Farrell has published four collections of poetry over 25 years, from Cutting Out (1987) to The Broken Book (2011). Nouns, Verbs, etc. collects the best work from these books, and intersperses them with other poems thus far 'uncollected'. 

Mezzaluna: Selected poems by Michele Leggott         $35
Mezzaluna gathers work from critically acclaimed poet Michele Leggott's nine collections, from Like This? (1988) to Vanishing Points (2017). Leggott's poetry covers a wide range of topics rich in details of her New Zealand life, full of history and family, lights and mirrors, the real and the surreal. Leggott writes with tenderness and courage about the paradoxes of losing her sight and remaking the world in words. 

The Grief Almanac by Vana Manasiadis          $30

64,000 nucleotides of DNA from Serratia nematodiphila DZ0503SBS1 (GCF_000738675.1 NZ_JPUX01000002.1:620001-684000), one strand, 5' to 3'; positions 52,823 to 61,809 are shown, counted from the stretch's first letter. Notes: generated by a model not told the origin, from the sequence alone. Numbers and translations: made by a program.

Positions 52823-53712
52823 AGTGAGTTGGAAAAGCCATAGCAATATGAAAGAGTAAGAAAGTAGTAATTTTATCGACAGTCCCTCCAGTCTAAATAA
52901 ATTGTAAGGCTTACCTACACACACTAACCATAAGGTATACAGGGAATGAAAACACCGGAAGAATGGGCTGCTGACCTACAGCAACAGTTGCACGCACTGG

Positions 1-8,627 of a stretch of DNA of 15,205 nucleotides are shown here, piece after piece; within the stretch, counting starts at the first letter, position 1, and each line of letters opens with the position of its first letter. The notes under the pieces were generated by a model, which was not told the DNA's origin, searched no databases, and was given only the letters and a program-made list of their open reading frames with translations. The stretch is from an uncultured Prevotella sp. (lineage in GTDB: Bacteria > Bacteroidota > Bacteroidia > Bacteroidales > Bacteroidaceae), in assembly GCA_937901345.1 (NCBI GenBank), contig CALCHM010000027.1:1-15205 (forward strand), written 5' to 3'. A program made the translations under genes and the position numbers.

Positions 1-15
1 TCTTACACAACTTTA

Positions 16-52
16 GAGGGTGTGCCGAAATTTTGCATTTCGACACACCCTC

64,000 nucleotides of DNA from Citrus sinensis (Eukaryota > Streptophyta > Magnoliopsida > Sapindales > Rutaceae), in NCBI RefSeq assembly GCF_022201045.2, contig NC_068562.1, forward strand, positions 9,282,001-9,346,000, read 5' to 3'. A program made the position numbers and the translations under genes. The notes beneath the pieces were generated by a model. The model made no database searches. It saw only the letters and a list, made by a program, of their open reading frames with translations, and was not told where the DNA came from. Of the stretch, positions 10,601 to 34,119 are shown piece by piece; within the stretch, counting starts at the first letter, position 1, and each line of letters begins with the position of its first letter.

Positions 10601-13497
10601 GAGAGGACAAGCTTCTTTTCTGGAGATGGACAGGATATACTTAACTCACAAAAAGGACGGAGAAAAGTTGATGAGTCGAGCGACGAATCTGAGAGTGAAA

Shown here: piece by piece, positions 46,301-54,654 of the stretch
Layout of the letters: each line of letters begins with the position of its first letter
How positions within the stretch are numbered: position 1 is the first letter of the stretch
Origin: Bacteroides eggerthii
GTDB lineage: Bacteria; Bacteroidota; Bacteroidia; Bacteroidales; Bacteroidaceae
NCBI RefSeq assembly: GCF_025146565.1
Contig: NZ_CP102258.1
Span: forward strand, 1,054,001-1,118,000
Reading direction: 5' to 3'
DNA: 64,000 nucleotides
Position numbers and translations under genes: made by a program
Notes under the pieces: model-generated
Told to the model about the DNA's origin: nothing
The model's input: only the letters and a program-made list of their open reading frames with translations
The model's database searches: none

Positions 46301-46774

This bold hybrid of poetry, memoir, letter, essay and ekphrasis shows what alchemy can happen when pushing at the boundaries of what poetry is. Using strikingly unique forms and melding Greek with English, prose with poetry, and the past and present with fantasy and myth, The Grief Almanac defies conventions as it steers us over multiple terrains. The grief of the title is the grief of memory, inevitability, and in particular the grief of, and for, a lost mother, but the result goes beyond eulogy. Wry revisions, elegy, and a kind of poetic archiving, point to co-existence and interconnectedness and culminate instead in a guidebook, a legend and expansive lament.